Terri Schiavo's Legacy
The end may well be more painful for those still living, experts say
FRIDAY, April 1, 2005 (HealthDay News) -- Reflections of Terri Schiavo's death are mirrored in other more, private deaths every day of the year in this country.
Certainly, Schiavo's highly publicized final years, and days, were unusual in many respects. Not only was her family hopelessly divided over her care and future, but her condition -- irreversible brain damage caused by a heart attack 15 years ago thought to have been triggered by an eating disorder -- is not common.
Still, there are lessons to be learned from her ordeal, which ended Thursday morning with her death at a Pinellas Park, Fla., hospice, experts said.
For one thing, losing the desire to eat and drink is often a natural part of dying and does not involve suffering, they said. Although Schiavo did not make the decision to remove the feeding tube that was keeping her technically alive, experts said her death, 13 days after the tube was removed by court order, was not the gruesome one so often depicted in the media.
"It's not horrible," said Dr. Lyla Correoso, medical director of the visiting nurse service of the New York Hospice Program in New York City. "When a person enters into that state, they actually start to release certain substances similar to endorphins, and it gives an anesthetic-type effect so they don't experience discomfort."
"It's very natural that patients at the end of life choose to stop eating and drinking," added Carolyn Cassin, CEO of Continuum Hospice Care in New York City. "It happens in almost every case. The patient begins to relax, doesn't feel hunger, doesn't feel thirst and dies a very, very peaceful death."
It's those still living who suffer more as a patient's food is denied, the hospice experts said.
"As a society, food is our life. That's how we care for people and nurture them," Correseo said. "That's why it's so distressing for this [the Schiavo/Schindler] family and for this entire country. Essentially, we've taken away that nurturing."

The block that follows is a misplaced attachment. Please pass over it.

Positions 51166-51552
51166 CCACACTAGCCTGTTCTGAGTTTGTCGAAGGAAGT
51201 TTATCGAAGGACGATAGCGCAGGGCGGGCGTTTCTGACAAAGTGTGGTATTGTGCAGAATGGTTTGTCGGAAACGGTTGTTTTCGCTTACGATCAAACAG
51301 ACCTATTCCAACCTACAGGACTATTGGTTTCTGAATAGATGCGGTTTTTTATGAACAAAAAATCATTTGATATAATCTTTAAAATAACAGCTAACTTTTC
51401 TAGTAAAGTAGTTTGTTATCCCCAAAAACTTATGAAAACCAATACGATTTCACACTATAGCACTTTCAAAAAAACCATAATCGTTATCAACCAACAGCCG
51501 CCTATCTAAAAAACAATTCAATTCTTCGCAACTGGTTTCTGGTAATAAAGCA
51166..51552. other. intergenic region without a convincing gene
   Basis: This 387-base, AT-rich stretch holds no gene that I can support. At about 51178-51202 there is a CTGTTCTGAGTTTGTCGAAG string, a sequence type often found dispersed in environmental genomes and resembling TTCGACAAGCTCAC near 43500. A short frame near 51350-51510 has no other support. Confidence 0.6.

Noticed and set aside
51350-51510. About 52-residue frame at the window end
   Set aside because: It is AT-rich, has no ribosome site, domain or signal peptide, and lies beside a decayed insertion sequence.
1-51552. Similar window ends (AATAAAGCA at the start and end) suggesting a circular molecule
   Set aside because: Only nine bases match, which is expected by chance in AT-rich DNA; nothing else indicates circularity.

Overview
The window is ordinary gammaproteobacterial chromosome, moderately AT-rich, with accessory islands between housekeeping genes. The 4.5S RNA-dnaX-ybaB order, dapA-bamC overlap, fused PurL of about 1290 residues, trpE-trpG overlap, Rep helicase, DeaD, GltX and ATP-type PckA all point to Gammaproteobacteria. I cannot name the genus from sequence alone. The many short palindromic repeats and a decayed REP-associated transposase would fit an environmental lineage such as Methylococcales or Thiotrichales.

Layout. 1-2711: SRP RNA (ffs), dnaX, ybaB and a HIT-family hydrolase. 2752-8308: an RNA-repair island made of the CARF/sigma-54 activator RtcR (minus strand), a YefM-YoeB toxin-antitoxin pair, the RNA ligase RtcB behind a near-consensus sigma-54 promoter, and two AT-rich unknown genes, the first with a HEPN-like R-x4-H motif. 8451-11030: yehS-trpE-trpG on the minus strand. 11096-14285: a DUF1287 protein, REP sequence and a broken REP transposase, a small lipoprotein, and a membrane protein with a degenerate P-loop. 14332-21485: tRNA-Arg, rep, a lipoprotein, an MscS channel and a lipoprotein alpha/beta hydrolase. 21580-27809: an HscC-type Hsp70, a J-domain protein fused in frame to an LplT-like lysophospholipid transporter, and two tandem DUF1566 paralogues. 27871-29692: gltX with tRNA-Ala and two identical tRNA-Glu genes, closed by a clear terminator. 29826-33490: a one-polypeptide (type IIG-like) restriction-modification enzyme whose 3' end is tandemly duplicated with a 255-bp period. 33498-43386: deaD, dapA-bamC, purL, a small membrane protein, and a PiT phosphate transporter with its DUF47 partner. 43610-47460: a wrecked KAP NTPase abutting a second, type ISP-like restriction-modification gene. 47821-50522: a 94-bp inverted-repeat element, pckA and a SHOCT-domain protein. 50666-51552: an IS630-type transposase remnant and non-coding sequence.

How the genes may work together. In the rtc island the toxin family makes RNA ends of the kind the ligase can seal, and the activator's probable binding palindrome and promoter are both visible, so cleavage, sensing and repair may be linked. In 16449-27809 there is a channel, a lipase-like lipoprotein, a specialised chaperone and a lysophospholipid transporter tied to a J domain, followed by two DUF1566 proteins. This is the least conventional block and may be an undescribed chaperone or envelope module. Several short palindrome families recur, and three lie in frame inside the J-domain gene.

Without this activity of caring, family members are at a loss, she added.
Nobody knows how often a feeding tube is removed to aid a person's death in the United States, but Correoso estimates that it happens up to 30 percent of the time. Frequently, this is done with the patient's consent -- either on the spot or through an advanced directive, such as a Living Will.
"In our hospice, this situation happens every day where someone is unable to speak for themselves, but they have given the right to make decisions about their care to someone else," Cassin said.
That seemingly simple issue of advance planning -- such as a Living Will or DNR (do not resuscitate) order -- may be the most important lesson the Schiavo drama taught us.
"The take-home lesson is to talk about wishes with loved one and have an advanced directive," stressed Dr. Joseph J. Fins, chief of the division of medical ethics and professor of medicine at New York Presbyterian Weill Cornell Medical Center in New York City. "That is more than just filling out a form. It's having a conversation."
"It's still the case that most people don't have things written down," added Stephen Connor, vice president for access to end-of-life care, research and international programs at the National Hospice and Palliative Care Organization in Alexandria, Va.
"It's ironic that a public battle within a family like this has probably done more to raise awareness of need for advanced directives than most of things we've done to engage the public in the past five years," he said.
Such a piece of paper, or even witnessed conversations, could go a long way toward easing conflict, which is common when a family member is dying.
"We take care of families that are conflicted every day," Cassin said. "It is not unusual for the impending death of someone that everyone loves and cherishes to be a time of great strife and pain and sadness, especially when someone is very young. But it doesn't usually go to the extent of a court battle," as was the case with Terri Schiavo.
Schiavo's husband and legal guardian, Michael, had successfully argued in court for years that his wife's unwritten wish was to not be sustained by artificial means if the need ever arose. Her parents, Bob and Mary Schindler, had insisted until the end that their daughter might one day get better and that she'd never have wanted to be cut off from food and water.
Perhaps the larger lesson of the case is America's reluctance to acknowledge the inevitability of death.
"We are a death-denying society," Fins said. "Fundamentally, Americans believe that there is always another technology to fix the next illness, and we've been immensely successful.
"But the reality is that we are all frail," he added. "We are all going to die, and human fragility is something that should be embraced and not ignored."
In Schiavo's case, as in so many others, the issue is not whether there was hope for rehabilitation but what an individual would choose, the experts stressed.
"It's always ambiguous. You don't know what kind of effect a treatment is going to have," Cassin said. "We look at what the patient wants to do with their life. That's what's at the heart of this, what Terri would have wanted."
"The issue isn't whether it's clear-cut or not. It's never totally clear-cut," she continued. "That isn't something anyone in the medical profession knows. But what we can know is, 'How do you want to live your life.' "
For more on advanced planning, visit Caring Connections, part of the National Hospice and Palliative Care Organization.